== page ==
One of the ways the Bible speaks of the church is as a family.  The family of God, the family of faith.  The scriptures that Aiddy and Kaylinn read use that kind of language.  What does it mean to be the family of faith, the household of God?  A lot of what it means is illustrated by that group gathered as the church in that little Texas town.

In the first place, the church is people, not buildings.  In Dido, they didn’t have a church building, so they knew that they themselves, the people, were the church.  They understood that when they gathered together, they constituted the church.

Now there is nothing wrong with buildings.  They can be important.  We are putting a lot of energy and effort and investment into our building.  The new rest room at the back of the narthex is now open for business, and that is worth celebrating.  We could have had a blessing of the bathroom service, but I’m not sure how that would have worked, and it’s probably just as well.  The new walk in front of the church looks great.  The flowers in the planter along the ramp are beautiful – thank you to Beth for that.  You may have noticed that the sanctuary window sills have been repaired and painted, the doors have been painted, and the painters are just going to keep going with exterior repair and painting.

The building needed all this attention.  But the danger is getting so wrapped up in the building that we lose sight of the church.  The church is made up of people, and those folks in Dido, Texas knew that.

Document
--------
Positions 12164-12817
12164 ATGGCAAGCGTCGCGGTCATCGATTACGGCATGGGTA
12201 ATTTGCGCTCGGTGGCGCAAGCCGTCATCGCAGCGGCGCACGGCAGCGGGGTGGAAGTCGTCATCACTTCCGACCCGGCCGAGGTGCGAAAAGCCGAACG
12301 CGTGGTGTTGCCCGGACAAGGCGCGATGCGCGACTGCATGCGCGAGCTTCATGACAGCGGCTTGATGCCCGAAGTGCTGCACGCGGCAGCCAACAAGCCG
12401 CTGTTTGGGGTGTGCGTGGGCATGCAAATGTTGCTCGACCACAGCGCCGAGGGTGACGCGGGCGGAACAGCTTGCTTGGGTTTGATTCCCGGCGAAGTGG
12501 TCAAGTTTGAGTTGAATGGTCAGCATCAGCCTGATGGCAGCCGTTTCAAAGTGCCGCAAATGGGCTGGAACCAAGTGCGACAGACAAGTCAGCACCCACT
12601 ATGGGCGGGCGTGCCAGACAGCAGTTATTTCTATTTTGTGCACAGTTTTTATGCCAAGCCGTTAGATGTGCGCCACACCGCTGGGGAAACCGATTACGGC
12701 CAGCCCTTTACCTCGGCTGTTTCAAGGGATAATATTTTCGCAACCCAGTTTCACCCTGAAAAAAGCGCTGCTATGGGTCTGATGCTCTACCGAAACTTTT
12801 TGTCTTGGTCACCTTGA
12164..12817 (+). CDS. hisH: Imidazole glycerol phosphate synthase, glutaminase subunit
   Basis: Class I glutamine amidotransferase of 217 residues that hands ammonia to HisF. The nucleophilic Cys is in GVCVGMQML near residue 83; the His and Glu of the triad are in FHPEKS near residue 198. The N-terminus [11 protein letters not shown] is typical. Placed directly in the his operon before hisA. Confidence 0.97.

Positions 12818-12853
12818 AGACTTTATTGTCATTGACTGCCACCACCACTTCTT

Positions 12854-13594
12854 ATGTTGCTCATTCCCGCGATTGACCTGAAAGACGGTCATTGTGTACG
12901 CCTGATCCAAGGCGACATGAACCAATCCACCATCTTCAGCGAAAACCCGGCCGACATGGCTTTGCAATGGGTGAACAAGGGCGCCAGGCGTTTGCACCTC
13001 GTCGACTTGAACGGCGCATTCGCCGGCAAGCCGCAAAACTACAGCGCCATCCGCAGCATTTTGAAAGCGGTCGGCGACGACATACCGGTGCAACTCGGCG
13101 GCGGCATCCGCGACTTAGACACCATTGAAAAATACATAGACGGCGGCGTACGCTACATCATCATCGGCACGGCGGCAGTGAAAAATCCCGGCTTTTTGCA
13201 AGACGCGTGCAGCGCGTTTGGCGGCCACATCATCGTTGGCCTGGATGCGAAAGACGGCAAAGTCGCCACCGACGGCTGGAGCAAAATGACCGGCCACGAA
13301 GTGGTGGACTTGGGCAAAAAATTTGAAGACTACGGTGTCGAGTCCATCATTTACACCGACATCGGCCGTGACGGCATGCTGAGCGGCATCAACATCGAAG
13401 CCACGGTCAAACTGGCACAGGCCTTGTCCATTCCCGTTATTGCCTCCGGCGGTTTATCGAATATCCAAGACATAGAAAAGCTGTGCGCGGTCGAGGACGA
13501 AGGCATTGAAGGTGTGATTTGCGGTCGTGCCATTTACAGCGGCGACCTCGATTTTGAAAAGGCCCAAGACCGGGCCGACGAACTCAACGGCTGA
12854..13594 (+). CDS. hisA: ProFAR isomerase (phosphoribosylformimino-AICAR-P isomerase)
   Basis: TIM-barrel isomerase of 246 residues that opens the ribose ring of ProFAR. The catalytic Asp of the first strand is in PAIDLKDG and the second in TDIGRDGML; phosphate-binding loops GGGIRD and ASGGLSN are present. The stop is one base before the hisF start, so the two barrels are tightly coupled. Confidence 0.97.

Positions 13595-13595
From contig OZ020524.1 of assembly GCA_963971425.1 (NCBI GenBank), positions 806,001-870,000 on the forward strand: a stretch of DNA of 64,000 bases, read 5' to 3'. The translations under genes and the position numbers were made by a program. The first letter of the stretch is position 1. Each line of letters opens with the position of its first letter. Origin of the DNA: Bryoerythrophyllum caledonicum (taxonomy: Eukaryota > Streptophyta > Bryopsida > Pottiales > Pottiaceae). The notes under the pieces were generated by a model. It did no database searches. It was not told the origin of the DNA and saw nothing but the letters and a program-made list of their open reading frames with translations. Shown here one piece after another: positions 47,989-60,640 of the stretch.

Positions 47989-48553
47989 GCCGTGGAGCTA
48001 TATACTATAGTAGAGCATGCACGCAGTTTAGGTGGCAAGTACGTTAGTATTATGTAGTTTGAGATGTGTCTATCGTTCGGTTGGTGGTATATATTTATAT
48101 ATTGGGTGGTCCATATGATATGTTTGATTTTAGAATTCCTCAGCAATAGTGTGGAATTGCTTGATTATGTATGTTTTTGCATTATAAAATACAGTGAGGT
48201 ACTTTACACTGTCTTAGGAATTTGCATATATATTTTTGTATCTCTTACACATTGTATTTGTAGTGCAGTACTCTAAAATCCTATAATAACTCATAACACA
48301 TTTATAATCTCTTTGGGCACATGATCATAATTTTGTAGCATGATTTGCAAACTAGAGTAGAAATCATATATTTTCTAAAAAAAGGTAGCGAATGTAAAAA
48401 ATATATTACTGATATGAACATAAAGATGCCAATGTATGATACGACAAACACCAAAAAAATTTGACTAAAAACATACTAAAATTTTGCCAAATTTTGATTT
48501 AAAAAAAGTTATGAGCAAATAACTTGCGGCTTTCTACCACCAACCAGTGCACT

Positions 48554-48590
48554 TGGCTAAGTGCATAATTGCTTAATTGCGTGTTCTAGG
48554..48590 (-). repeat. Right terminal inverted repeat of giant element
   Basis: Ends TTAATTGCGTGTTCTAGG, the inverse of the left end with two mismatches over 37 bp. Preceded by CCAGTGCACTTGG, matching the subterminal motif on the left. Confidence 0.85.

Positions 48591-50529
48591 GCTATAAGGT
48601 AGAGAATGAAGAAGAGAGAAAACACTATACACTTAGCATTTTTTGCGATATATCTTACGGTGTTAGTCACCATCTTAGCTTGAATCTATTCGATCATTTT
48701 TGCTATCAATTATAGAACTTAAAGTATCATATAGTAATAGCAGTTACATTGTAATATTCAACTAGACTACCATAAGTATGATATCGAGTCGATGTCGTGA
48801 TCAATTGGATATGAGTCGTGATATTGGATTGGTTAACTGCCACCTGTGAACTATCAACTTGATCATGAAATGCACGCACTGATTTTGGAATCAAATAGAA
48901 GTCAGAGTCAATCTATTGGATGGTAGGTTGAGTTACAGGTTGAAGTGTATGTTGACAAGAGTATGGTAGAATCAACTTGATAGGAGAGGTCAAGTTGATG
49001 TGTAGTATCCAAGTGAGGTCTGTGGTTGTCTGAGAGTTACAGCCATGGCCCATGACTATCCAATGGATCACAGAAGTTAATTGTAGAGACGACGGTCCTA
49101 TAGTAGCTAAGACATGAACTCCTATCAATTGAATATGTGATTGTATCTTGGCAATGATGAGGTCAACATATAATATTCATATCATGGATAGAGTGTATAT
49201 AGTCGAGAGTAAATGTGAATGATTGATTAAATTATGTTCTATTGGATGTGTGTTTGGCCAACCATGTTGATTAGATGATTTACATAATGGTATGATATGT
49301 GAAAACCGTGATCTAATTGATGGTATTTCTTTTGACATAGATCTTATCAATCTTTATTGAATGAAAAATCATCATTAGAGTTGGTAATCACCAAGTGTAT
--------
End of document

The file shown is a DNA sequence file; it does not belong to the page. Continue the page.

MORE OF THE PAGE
As we meet outside here this morning, we are every bit as much the church as when we meet in the sanctuary.  The church is people.

I heard of a church that was having their morning service out on the front lawn, like we are today.  It happened to be an Episcopal church.    At a time for the passing of the peace, the priest, trying to be a bit more informal for the outdoor service, said, “Not let’s all greet the church.”  What happened was, everybody started waving at the building and saying, “Hi, church.”  Well, the building is not the church.  We are the church.

The church is people who worship together.  Worship is at the heart of who we are.  Giving praise to God and gathering together in God’s presence is what makes us the church.  A lot of people may have picnics and cookouts and get-togethers of various sorts today, but it is worship that makes this gathering different.  It is worship that makes us the church.

Worship orients our life as followers of Christ.  Sometimes we speak of worship as “rehearsal for life.”  In worship, we remember who we are, we connect as a community with the God who has created us and called us and loved us, and it is through worship that we truly become the church.